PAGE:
A multifaceted approach to the management of plastic bronchitis after cavopulmonary palliation.

Year of Publication

2014

Number of Pages

634-40

Date Published

2014 Aug

ISSN Number

1552-6259

Abstract

<p><strong>BACKGROUND: </strong>Plastic bronchitis is a rare, potentially life-threatening complication after Fontan operation. Hemodynamic alterations (elevated central venous pressure and low cardiac output) likely contribute to the formation of tracheobronchial casts composed of inflammatory debris, mucin, and fibrin. Pathologic studies of cast composition support medical treatment with fibrinolytics such as inhaled tissue plasminogen activator (t-PA).</p>

<p><strong>METHODS: </strong>This was a retrospective case series of medical, surgical, and catheter-based treatment of patients with plastic bronchitis after cavopulmonary palliation.</p>

<p><strong>RESULTS: </strong>Included were 14 patients (86% male, 93% white). Median age at Fontan operation was 2.7 years (range, 1.2 to 4.1 years), with median interval to plastic bronchitis presentation of 1.5 years (range, 9 days to 15.4 years). Cast composition was available for 11 patients (79%) and included fibrin deposits in 7. All patients were treated with pulmonary vasodilators, and 13 (93%) were treated with inhaled t-PA. Hemodynamically significant lesions in the Fontan pathway were addressed by catheter-based (n=9) and surgical (n=3) interventions. Three patients (21%) underwent heart transplantation. Median follow-up was 2.7 years (range, 0.6 to 8.7 years). Symptoms improved, such that 6 of 13 patients (46%) were weaned off t-PA. Rare or episodic casts are successfully managed with outpatient t-PA in most of the other patients. Of the 3 patients who underwent heart transplant, 2 are asymptomatic and 1 has recurrent casts in the setting of elevated filling pressures and rejection.</p>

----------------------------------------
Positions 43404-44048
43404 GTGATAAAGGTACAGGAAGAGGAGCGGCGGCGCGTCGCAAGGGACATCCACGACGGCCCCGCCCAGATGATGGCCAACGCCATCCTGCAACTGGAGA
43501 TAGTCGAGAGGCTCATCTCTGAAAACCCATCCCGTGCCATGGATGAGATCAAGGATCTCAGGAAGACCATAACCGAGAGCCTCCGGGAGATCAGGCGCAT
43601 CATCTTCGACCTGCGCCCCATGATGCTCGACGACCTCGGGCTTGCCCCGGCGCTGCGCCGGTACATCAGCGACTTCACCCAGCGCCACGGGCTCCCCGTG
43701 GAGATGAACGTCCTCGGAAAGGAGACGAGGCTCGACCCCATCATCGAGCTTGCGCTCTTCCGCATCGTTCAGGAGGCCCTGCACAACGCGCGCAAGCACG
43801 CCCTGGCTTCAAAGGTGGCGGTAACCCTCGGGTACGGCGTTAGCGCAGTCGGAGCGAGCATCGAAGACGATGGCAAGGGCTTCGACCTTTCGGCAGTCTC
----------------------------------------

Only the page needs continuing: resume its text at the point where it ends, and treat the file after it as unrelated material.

<p><strong>CONCLUSIONS: </strong>A systematic step-wise algorithm that includes optimization of hemodynamics, aggressive pulmonary vasodilation, and inhaled t-PA is an effective treatment strategy for patients with plastic bronchitis after cavopulmonary connection.</p>

DOI

10.1016/j.athoracsur.2014.04.015

Alternate Title

Ann Thorac Surg

PMID

24841545

Title

Relationship Between Serum Brain-Type Natriuretic Peptide and Biomarkers of Growth in Infants With Shunt-Dependent Single Cardiac Ventricle.

Year of Publication

2022

Date Published

2022 Mar 11

ISSN Number

1879-1913

Abstract

<p>For infants with shunt-dependent or ductal-dependent single ventricle heart disease, poor growth is common and associated with morbidity and impaired neurodevelopmental outcomes. Although attention has focused on nutrition to promote weight gain, little is known about the relation between heart failure and growth factors. A prospective observational pilot study was performed to assess the relation between heart failure, assessed by brain natriuretic peptide (BNP), and growth factors (insulin-like growth factor 1 [IGF-1] and insulin-like growth factor-binding protein 3) at 3 visits: (1) before discharge from neonatal intervention with the establishment of stable pulmonary blood flow, (2) immediately before superior cavopulmonary connection, and (3) before discharge after superior cavopulmonary connection operation. The relation between BNP and growth factors was analyzed using Spearman pairwise correlations at each visit and modeled over time with a linear mixed-effects model. Correlations were considered worthy of further exploration using a p &lt;0.10, given the exploratory nature of the study. The study included 38 infants (66% male, 68% hypoplastic left heart syndrome). Median BNP was elevated at visit 1 and decreased over time (287&nbsp;pg/dl [interquartile range 147 to 794], 85&nbsp;pg/dl [52 to 183], and 90&nbsp;pg/dl [70 to 138]). Median IGF-1 Z&nbsp;score was &lt;0 at each visit but increased over time (-0.9 [interquartile range -1.1 to 0.1], -0.7 [-1.2 to 0.1], and -0.5 [-1.2 to 0]). Inverse correlations were found between BNP and IGF-1 at visit 1 (r&nbsp;=&nbsp;-0.40, p&nbsp;=&nbsp;0.097), BNP and IGF-1 and insulin-like growth factor-binding protein 3 at visit 2 (r&nbsp;=&nbsp;-0.33, p&nbsp;=&nbsp;0.080 and r&nbsp;=&nbsp;-0.33, p&nbsp;=&nbsp;0.085, respectively) and BNP and IGF-1 Z&nbsp;score at visit 3 (r&nbsp;=&nbsp;-0.42, p&nbsp;=&nbsp;0.049). Significant relations were likewise found between the change in BNP and the change in IGF-1 between visits 1 and 3 (p&nbsp;=&nbsp;0.046) and between visits 2 and 3 (p&nbsp;=&nbsp;0.048). In conclusion, this pilot study demonstrates an inverse correlation between BNP and growth factors, suggesting that the heart failure state associated with this physiology may play a mechanistic role in impaired growth.</p>